He was discharged home under the care of early intervention services (EIS) and was continued on risperidone at 4 mg. The benzodiazepines were discontinued.


On admission to the psychiatric ward, his vital signs were as follows: oxygen saturation 97%, heart rate 94 per minute, blood pressure 125/89 mm Hg and respiratory rate 20 breaths per minute. SARS-CoV-2 RNA on admission from nasopharyngeal swab was still positive. Blood test showed normal renal function, normal electrolyte, normal C-reactive protein (CRP), normal white cell count and slightly elevated alanine transaminase at 68 U/L. Capillary blood glucose was 8.5 mmol/L. Urine dip was normal.

Physical examination and MRI of the brain did not show any abnormalities.

Differential diagnosis

Given a new presentation and short history of psychotic symptoms after the COVID-19 infection, his diagnosis is consistent with acute and transient psychotic disorder in the International Statistical Classification of Diseases and Related Health Problems (ICD)-10. This diagnosis is described as ‘a heterogeneous group of disorders characterized by the acute onset of psychotic symptoms such as delusions, hallucinations, and perceptual disturbances, and by the severe disruption of ordinary behaviour’ that develops within 2 weeks and recovers in a few months.11

Brief psychotic disorder with stressor in the Diagnostic and Statistical Manual of Mental Disorders (DSM)-5 is another diagnosis that fits the patient’s presentation.12 This is defined as a brief and sudden onset of a psychotic episode lasting less than a month, preceded by an acute stressor. DSM-5 specifies that the symptoms are not associated with medical or psychiatric comorbidities or substance misuse and should resolve within a month.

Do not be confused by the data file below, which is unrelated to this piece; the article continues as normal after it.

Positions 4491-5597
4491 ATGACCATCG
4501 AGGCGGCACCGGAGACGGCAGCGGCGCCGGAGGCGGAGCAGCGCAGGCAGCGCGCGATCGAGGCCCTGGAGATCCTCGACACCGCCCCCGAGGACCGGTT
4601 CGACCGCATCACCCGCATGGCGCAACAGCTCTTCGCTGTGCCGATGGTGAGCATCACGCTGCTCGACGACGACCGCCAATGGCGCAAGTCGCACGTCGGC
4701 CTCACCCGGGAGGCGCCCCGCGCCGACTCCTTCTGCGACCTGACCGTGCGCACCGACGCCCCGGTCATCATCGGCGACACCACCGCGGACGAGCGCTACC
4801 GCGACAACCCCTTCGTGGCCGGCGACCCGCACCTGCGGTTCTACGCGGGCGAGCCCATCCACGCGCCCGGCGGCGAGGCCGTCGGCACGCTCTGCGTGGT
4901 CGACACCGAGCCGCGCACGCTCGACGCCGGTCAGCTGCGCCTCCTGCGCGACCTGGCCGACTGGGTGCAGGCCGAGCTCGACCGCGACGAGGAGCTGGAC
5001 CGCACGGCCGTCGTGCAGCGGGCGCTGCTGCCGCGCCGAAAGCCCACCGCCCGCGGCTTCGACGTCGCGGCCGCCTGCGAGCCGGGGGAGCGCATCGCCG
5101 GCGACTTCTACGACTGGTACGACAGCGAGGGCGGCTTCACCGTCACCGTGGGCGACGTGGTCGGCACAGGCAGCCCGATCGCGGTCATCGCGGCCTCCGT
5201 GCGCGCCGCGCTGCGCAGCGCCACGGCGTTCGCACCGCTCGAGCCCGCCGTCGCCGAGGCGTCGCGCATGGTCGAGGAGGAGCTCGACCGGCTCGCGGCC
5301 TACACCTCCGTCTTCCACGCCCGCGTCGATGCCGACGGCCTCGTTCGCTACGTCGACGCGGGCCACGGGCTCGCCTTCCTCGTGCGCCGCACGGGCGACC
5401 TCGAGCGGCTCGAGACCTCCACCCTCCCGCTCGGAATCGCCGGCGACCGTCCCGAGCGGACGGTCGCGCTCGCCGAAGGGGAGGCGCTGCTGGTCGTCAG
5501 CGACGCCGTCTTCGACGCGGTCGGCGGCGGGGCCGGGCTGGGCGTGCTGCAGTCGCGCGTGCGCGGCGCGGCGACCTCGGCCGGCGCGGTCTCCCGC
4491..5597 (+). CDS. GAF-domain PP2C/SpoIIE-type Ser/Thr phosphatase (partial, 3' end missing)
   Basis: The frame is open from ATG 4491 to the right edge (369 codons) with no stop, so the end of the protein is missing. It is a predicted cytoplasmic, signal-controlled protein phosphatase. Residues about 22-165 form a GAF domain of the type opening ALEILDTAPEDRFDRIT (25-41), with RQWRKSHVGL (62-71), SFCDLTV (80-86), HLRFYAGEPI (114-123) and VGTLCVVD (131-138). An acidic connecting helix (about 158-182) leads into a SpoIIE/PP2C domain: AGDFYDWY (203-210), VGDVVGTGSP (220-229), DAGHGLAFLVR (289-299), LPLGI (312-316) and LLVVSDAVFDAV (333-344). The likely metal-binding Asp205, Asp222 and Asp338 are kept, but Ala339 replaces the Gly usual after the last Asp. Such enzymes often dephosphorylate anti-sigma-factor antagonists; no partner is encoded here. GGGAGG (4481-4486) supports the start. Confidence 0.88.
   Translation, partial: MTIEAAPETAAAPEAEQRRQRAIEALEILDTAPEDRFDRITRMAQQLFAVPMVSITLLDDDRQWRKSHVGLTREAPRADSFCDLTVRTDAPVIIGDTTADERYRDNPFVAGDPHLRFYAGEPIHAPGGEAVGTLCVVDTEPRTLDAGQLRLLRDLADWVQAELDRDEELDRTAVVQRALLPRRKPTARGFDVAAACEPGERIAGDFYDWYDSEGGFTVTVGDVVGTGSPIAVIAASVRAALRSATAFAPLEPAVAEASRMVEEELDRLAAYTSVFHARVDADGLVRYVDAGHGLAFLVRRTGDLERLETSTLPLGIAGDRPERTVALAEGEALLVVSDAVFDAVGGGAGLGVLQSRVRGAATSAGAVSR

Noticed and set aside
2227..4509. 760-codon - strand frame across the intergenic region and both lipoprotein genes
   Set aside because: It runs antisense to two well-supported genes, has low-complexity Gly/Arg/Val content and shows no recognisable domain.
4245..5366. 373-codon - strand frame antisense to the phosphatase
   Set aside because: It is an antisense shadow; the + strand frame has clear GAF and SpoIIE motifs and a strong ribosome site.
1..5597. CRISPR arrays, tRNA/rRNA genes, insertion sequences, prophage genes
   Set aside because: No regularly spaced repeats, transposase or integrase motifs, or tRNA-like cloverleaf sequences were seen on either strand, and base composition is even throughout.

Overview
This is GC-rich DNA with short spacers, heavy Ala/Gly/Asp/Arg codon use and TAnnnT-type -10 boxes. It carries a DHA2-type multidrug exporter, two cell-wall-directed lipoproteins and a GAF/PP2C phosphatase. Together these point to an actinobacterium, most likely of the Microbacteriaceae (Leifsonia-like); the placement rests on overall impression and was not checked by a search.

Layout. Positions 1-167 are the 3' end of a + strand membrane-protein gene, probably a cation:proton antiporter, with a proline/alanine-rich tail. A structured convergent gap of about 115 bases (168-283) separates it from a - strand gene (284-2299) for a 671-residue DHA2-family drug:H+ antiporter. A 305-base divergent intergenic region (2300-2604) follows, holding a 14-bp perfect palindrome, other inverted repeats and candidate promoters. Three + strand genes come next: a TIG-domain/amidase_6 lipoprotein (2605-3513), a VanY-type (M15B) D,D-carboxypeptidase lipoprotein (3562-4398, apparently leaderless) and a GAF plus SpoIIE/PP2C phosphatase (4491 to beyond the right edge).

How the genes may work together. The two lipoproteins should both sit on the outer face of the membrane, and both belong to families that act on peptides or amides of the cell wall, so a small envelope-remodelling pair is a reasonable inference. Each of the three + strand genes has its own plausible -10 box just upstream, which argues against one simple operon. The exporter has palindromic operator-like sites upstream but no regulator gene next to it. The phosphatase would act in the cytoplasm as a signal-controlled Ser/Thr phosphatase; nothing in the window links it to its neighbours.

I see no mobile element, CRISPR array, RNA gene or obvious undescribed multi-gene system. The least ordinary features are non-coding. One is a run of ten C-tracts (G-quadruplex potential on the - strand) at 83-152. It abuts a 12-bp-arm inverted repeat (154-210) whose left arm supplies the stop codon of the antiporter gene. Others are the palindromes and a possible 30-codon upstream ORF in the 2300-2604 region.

On admission to the psychiatric hospital, he continued on risperidone 2 mg, which was gradually increased to 4 mg in a week. Regular benzodiazepines were prescribed to help with anxiety symptoms. Sertraline was discontinued due to limited evidence of low mood.

The mainstay of treatment remained antipsychotic medications. In addition to this, he was offered psychological support from the nursing staff to allay his anxiety. He attended some psychological sessions with the psychotherapist.

He continued to take his physical health medications and was monitored regularly for any physical health symptoms, including blood sugar.

Follow-up treatment was organised with EIS to monitor his mental health and medication after discharge from the ward.

Outcome and follow-up

EIS follow-up monitored his mental state and provided ongoing support. His daughter reported he had trouble sleeping on one occasion, but there were no concerns for his behaviour. He had reported the urge to scratch himself occasionally, but did not act on it. There were no tactile hallucinations and he was coping well at home. The patient continued to take his antipsychotic medication.


There are other reports of patients presenting with a new onset of psychotic symptoms after contracting COVID-19.4–8

A recent large-scale analysis of neurological sequelae in patients with COVID-19 infections found that there was an increased incidence of psychotic, mood and anxiety disorder. Additionally, neurological complications have been reported when compared with influenza and other respiratory tract infections 6 months after contracting COVID-19.4 In this study, the hazard ratio (HR) for the psychotic disorder was greater in patients with hospitalisation compared with those without. This suggests that the more severe the infection, the higher the risk of neuropsychiatric symptoms.